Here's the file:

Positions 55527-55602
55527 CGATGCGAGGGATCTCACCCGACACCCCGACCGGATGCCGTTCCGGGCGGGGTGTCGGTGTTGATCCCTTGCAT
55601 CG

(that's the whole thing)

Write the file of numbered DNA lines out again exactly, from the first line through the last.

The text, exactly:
Positions 55527-55602
55527 CGATGCGAGGGATCTCACCCGACACCCCGACCGGATGCCGTTCCGGGCGGGGTGTCGGTGTTGATCCCTTGCAT
55601 CG